Since you spend so much time with your phone, why not put it to work? Tipograph suggests using project management lists to ensure you’re meeting your timelines and goals for various projects. Her go-to is Trello, which helps keep all thoughts (and deadlines) organized in one easy place. If you use Trello, a different app, Google Docs, or a piece of notebook paper to keep track of everything, Tipograph stresses the importances of “checking off” an item when you’re finished. It’s a habit Sheryl Sandberg practices—ripping off a completed to-do list and throwing it away. Why is it effective? It gives a sense of accomplishment and directs attention to what’s next.
If you’re an Android user, Altimare suggests the Peak app as a way to exercise your mental agility. “What I love about it is that it challenges me across different areas – memory, attention, problem solving, language, coordination, and emotion control through the training modules,” she says. “I find myself competing with my personal score, challenging myself to excel across the categories, and checking out my brain map to identify areas of improvement.”
Perhaps you’ve heard of the philosophy behind chronotypes: that each person has a natural time of day they work best. Whatever your type, Tipograph says to utilize those hours to get as much accomplished as you can. “If you produce work better early in the day, schedule your ‘busy’ activities in the afternoon—or vice versa,” she says. If you happen to be an early riser, consider blocking out your schedule so you have time to get into a rhythm without anyone stopping by to chat over coffee. Or if you tend to get the best ideas right before bed, keep a pen and paper on your bedside table so you can scribble down your brilliance.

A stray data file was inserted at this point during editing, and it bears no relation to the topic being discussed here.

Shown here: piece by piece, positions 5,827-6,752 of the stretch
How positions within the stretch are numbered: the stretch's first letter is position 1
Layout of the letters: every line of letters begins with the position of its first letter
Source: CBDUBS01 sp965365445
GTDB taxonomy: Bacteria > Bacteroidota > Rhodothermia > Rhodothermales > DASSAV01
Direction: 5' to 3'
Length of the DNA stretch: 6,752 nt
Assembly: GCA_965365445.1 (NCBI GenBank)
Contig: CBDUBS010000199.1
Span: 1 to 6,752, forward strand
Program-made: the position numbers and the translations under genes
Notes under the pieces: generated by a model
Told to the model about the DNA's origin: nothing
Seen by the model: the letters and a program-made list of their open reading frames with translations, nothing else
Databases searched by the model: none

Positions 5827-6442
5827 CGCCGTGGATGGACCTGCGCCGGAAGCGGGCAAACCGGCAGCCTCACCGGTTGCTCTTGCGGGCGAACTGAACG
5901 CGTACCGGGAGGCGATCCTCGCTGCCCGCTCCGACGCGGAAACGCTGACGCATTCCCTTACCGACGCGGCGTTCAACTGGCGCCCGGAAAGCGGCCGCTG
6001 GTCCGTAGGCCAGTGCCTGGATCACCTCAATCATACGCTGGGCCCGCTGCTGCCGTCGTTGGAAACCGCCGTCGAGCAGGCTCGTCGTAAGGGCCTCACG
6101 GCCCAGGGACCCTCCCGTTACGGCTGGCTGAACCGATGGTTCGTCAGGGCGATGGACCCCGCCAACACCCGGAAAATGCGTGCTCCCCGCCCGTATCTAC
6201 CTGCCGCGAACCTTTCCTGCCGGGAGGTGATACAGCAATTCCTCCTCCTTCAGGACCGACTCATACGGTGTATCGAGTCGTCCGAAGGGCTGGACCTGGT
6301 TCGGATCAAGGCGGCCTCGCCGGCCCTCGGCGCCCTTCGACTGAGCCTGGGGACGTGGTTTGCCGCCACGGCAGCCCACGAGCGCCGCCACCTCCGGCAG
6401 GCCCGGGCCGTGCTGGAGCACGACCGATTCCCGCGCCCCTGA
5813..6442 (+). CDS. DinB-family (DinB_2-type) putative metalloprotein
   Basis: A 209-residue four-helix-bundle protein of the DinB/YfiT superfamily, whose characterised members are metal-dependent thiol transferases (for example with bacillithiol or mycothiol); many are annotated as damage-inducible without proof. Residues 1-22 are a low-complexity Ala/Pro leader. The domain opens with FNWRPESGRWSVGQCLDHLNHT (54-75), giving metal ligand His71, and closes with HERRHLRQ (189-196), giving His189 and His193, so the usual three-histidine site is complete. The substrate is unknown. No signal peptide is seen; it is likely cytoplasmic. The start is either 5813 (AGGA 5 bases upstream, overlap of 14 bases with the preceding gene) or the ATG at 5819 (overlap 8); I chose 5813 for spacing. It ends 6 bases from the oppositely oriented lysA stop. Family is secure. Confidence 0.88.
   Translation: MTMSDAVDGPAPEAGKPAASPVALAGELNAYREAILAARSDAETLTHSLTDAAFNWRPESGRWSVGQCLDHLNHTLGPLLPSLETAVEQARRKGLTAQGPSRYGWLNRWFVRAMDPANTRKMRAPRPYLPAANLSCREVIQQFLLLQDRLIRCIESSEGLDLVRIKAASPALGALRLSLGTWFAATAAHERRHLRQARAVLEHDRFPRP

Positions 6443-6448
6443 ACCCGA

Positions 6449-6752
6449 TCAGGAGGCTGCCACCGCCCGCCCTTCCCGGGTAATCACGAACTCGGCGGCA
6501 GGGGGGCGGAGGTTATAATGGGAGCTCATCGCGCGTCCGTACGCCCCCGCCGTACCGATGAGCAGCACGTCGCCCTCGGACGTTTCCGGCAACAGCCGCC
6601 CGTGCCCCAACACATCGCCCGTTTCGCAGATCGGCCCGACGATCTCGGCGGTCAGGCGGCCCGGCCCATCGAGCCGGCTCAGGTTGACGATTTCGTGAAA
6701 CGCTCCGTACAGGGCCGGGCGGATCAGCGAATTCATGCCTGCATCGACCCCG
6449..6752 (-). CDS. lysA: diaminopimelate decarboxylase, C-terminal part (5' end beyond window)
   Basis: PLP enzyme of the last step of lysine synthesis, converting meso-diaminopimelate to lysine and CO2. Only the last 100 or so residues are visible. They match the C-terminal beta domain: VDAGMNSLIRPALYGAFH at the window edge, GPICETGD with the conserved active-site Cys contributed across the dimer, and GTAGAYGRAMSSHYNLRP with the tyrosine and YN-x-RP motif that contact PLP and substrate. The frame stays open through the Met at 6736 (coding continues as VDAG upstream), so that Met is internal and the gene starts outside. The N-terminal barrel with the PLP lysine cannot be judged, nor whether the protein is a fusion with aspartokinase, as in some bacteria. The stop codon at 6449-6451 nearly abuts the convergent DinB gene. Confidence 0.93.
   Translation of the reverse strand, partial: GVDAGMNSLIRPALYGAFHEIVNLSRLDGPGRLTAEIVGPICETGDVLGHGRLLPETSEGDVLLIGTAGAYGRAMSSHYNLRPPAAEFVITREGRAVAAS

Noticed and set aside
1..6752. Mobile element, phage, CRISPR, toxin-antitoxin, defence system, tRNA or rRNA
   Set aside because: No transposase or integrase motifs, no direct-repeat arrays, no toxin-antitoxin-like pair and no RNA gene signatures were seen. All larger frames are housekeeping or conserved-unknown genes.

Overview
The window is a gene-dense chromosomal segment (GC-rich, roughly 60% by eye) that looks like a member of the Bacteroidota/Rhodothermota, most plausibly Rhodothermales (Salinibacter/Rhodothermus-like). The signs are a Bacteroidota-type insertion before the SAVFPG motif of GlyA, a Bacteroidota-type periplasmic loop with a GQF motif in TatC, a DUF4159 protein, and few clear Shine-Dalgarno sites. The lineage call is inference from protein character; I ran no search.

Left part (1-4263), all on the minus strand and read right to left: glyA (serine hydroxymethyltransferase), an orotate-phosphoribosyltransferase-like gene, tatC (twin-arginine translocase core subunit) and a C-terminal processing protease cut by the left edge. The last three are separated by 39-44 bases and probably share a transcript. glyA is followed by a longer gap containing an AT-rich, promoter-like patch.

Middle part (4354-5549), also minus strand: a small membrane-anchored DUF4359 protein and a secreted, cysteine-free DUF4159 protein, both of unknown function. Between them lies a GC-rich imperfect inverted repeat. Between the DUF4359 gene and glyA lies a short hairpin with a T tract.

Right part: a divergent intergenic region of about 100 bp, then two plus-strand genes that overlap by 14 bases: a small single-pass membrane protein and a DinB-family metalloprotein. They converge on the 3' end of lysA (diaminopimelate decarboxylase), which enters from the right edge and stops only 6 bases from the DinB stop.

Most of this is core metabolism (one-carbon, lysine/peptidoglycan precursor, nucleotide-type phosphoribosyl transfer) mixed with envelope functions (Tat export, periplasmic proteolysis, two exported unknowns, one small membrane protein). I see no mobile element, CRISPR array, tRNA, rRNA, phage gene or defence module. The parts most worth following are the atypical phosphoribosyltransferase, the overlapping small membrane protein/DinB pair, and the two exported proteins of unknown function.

Is there anything a great sweat session can’t fix? Likely not, if you ask nearly any expert on any topic. Another way to use your heart rate to improve your life is squeezing in a workout before you clock in or halfway through your workday. While not practical for everyone, Weiner says remaining physically active will keep you balanced physically and mentally. “The increase of oxygen to your brain when exercising can reduce stress and elevate the chemicals in your brain for stronger functioning,” she adds.
Whatever type of music you prefer, Altimare recommends music as a secret tool of productivity. “I have found that soothing music with intermittent words, sans lyrics, is the best type of music to listen to when I’m working. I play it often in meetings I host in my office, and it has served as a productive component to keep the team engaged, attentive, and we usually finish our meetings on time,” she says.
The first week you attempt to lengthen your attention span, you might bomb it. But the next week? Likely a little better. Tipograph says to go easy on yourself and consider them all as rehearsals. “Think back to your preparation for the SATs: You took practice tests, having to get used to long periods of time of concentration. You likely didn’t nail it the first time,” she continues. “If you know you have to be focused, working intensely for long periods, create practice projects so you can learn your discomfort zones, and get more comfortable.”